Junior center Margaret McCloud gained her second foul with 15:19 left in the first half against Oral Roberts on Saturday, when head coach Amy Williams sent in first-year Kate Liveringhouse.
“She stepped up and played huge minutes,” Williams said. “She did not play intimidated and was effective going up against a pretty tough foe (McIntyre, standing at 6’7’’).”
Liveringhouse played 24 minutes for the Coyotes, scored 21 points and had three rebounds and two steals.
“(The team) trusted her to do just as good of job as I do,” McCloud said. “I could see her confidence grow as the game went on. She wasn’t afraid to make her moves.”
Liveringhouse used her step-through move and her high release to score points during Saturday’s game.
“She is so unique because you don’t see a lot of size out of her,” Williams said. “But she just has a high release away from her body, and it is hard to defend. We learned that early when she came in for summer workouts. She was more skilled with that stuff than we expected.”
McCloud knows Liveringhouse is sometimes a little hesitant on the court because she thinks she is too young and can’t do it. But McCloud said Saturday was the “perfect” example of what Liveringhouse is capable of.
“Being the youngest, you sometimes get a lot of crap, but they are all really excited,” Liveringhouse said. “It’s a lot better when everyone is backing you up and happy for you, too.”
McCloud has taken Liveringhouse under her wing because they play the same position — just like Polly Harrington, who graduated from USD last year, did for McCloud.
“Polly motivated me by example. She always worked hard, and that made me want to work harder,” McCloud said. “She always believed in me and was always positive.”
The leadership and passing of knowledge continues to get passed down from player to player. Last year, Williams said, Harrington’s leadership meant a lot to the team, and her impact is still felt.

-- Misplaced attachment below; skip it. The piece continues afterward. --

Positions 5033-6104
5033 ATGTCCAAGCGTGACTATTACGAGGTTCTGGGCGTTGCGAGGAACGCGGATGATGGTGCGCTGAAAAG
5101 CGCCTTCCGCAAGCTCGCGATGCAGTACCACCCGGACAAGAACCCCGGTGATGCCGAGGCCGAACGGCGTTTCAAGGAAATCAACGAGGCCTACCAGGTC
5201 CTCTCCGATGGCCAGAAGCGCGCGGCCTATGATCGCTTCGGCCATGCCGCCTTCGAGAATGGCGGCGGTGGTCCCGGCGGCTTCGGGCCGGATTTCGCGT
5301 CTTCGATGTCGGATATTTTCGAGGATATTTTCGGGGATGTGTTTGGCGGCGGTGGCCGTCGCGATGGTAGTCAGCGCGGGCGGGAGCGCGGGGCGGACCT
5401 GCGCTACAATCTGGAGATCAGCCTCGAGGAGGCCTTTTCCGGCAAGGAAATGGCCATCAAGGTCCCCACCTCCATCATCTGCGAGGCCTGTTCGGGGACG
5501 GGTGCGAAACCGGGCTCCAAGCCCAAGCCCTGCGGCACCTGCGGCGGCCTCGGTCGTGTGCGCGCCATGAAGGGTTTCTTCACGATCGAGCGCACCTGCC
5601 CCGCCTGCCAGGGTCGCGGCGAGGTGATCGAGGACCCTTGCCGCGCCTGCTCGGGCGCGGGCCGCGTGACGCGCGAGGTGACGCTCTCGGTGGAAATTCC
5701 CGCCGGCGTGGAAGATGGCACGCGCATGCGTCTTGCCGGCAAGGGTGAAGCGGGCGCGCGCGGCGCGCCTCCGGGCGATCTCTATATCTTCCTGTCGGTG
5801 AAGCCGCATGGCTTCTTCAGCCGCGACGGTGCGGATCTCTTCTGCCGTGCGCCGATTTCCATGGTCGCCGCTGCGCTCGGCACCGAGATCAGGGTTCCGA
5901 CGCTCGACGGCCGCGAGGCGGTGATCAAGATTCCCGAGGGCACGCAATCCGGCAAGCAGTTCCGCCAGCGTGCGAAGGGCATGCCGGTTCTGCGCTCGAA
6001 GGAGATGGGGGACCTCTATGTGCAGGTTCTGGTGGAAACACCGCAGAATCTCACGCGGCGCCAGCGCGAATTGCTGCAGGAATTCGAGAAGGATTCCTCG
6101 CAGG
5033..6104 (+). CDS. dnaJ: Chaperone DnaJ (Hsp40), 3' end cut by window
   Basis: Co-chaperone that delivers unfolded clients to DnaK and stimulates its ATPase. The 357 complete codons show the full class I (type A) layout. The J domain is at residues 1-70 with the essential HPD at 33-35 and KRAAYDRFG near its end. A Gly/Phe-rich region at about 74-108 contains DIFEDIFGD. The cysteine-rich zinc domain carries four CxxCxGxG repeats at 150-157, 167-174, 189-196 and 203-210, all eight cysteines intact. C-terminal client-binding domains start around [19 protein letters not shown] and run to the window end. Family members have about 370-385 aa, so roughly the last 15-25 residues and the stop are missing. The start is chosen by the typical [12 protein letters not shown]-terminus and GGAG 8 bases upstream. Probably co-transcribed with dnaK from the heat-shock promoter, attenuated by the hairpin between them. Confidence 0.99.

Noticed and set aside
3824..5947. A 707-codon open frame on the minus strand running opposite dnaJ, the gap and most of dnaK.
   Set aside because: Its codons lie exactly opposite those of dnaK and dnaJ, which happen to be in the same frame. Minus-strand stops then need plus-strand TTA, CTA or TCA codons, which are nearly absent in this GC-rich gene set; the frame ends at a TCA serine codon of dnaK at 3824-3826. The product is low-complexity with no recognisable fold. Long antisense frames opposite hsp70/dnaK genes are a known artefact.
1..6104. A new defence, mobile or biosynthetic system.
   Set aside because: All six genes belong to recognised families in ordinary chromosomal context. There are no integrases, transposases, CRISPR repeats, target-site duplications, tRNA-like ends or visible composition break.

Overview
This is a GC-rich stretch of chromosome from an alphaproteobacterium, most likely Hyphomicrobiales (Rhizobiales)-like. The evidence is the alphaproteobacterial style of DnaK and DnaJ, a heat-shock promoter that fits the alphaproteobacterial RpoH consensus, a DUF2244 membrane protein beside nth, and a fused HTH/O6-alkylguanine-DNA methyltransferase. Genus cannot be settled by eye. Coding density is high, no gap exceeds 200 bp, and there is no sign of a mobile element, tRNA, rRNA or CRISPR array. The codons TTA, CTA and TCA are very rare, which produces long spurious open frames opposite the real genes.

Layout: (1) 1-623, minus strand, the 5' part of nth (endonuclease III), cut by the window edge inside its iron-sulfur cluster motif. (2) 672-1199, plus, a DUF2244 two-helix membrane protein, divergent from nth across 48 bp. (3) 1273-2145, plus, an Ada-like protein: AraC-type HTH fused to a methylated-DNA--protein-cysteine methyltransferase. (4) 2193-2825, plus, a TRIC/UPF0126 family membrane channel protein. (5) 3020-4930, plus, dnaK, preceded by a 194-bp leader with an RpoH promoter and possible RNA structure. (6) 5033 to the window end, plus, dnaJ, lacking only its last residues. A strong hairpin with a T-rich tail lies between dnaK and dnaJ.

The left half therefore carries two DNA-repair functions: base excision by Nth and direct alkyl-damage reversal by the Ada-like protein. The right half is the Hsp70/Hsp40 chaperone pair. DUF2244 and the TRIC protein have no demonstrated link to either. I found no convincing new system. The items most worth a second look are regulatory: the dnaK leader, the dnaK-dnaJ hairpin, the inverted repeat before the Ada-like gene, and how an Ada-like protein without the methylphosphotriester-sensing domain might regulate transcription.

“(Polly) showed great leadership when she took Margaret under her wing, and I can’t tell you how much Margaret has meant to Kate and her development as a freshman,” Williams said. “She is constantly talking with her on the baseline (and) we don’t always have a chance to do that. It is a special trade when you find players that are willing to pass that along, and it is good for the culture of the program.”
McCloud knows how hard it is to learn new things and that sometimes a different, reassuring voice helps.
“When (Kate) comes off (the) court, I try to correct little things that the coaches don’t talk to us about,” McCloud said. “I’m trying to pass on the knowledge that I learned from Polly onto her. I can tell she is really listening and not letting it go in one ear and out the other.
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Williams said Liveringhouse has a lot of characteristics that make her a better player.
“The best thing about Kate is she is constantly asking questions, she is hungry to get better, she wants to work, wants to please, wants to become a better defender,” Williams said. “Because of that she continues to improve, and we could see big things out of her.”
Liveringhouse also wants to carry on the tradition of passing down knowledge and leadership, like the older players have done for her.
“If we want the program to continue to be successful and keep up the reputation, it is important to pass down working on the little things and working hard,” McCloud said. “If we keep passing it down, the program will get more successful.”